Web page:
You never know how experiences will shape your life and career aspirations. For first-year student Cole Hetman, it was his time spent poolside.
Cole was always interested in medicine, but had that “ah-ha” moment one day while life guarding. “A 60-year-old woman had a stroke while in the pool,” he said. “I had to pull her out and resuscitate her with CPR.” The woman was alert when the paramedics arrived and made a full recovery. “That was the moment I knew I could be a doctor,” Cole said.
He had become a life guard at age 16 at his local rec center, and swim coach and safety instructor at 17. His life guarding experience prompted him to join the Volunteer Swim Coach program at his high school in Springboro, OH. The program paired up high schools students with children with special needs in the community. It was known to participants as Swim Buddies.
Cole’s partner was Junior, an eighth grader whose disability impaired his speech. He did not speak. With the communication barrier, Cole had to find other ways to teach Junior. “I used a lot of showing and physically moving his arms to help develop the motor skills,” he said. “It was definitely a struggle at first.”
The program teaches water safety and promotes exercise. “At first, even getting Junior into the water was a struggle,” said Cole. “He refused to get his face wet and would occasionally have panic attacks.” After working with Cole for two years, Junior learned to enjoy his time in the pool and Cole as his partner. For Cole, it was an eye-opening experience. “It was amazing to me the delight you can give them with just your time,” he said. “That’s all they want. Your time.”
Identified through the Volunteer Swim Coach program, Cole was asked to help with a Special Olympics team. He became one of three coaches for the team and the only high school student. “These swimmers were older and wouldn’t take me seriously at first. I had to gain their trust,” he said.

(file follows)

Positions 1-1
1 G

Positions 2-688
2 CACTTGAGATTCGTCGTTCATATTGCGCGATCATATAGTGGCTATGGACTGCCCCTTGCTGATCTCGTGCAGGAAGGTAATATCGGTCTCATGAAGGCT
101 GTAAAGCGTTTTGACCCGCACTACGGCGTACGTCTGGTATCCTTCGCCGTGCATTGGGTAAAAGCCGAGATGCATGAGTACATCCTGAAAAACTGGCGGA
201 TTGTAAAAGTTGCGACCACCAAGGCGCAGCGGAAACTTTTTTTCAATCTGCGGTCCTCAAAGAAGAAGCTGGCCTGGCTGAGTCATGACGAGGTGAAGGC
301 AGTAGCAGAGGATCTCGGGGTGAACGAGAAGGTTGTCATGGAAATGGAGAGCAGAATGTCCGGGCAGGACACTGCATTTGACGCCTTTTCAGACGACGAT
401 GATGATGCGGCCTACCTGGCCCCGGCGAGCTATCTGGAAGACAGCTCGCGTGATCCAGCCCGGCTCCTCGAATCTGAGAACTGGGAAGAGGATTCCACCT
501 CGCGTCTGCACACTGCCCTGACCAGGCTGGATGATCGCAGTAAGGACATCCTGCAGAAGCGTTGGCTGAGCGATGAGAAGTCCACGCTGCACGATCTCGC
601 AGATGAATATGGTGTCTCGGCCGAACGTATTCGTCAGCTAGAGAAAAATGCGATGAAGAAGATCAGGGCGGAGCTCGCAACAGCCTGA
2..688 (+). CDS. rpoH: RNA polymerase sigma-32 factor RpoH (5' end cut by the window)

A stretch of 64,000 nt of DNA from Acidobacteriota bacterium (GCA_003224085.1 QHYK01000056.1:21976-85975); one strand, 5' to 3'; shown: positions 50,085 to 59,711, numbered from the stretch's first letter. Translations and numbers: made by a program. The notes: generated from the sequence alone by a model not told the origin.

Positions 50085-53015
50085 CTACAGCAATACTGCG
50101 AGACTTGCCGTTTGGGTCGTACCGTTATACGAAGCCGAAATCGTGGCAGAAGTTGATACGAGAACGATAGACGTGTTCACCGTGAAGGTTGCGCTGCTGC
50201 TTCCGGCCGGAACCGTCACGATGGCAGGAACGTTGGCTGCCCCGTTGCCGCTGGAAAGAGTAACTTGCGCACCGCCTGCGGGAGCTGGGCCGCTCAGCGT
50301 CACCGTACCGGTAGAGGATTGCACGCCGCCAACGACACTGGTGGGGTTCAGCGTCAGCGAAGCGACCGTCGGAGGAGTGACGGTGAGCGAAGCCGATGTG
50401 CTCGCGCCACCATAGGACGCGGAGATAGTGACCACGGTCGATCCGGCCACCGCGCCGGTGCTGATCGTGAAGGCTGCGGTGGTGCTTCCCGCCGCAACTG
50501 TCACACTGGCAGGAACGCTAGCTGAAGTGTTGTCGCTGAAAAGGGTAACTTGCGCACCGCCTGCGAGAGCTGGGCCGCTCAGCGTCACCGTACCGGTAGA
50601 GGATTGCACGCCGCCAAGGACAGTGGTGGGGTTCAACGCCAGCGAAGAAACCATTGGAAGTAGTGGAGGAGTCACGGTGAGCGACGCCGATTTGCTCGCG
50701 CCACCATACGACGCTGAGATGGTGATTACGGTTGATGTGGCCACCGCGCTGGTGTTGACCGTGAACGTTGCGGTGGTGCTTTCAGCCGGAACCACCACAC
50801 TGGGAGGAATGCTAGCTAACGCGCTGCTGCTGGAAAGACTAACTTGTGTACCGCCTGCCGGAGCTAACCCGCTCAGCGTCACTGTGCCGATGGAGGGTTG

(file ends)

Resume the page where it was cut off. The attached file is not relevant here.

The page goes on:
The atmosphere was different from the Swim Buddies program. Swimmers wanted to know their times, were competitive with each other in practice and displayed a real team spirit at the races by cheering for each other. They used blocks, swam all the different strokes and events and were individually timed. “It was interesting to see the scope. You always hear about children with disabilities, but rarely do people talk about adults with disabilities,” Cole said. “Our oldest swimmer was 47.”
Practices led up to the regional finals for southwest Ohio held at Wright State University. Cole’s team was comprised of 20 swimmers and was one of the biggest teams. “It was so amazing to watch,” said Cole. “They never thought to themselves that they couldn’t do it.”
Despite his love of the water, he never joined his high school swim team. “People always ask me about that,” he said. “I love coaching, but for my own exercise I wanted out of the pool.” Cole played tennis and soccer during high school and played in the marching band. He is continuing his love of coaching here at Heidelberg by working at the YMCA in Tiffin.
Clearly the pool has impacted Cole’s life. His career goals of becoming a doctor also include traveling to Third World countries and studying abroad in South America. He knows his time spent with Junior and the Swim Buddies program helped him realize his passion for helping others. And surely the impact that he left on Junior was as great as the impact Junior left on him. “After two years, he could finally say my name. He could say Cole.”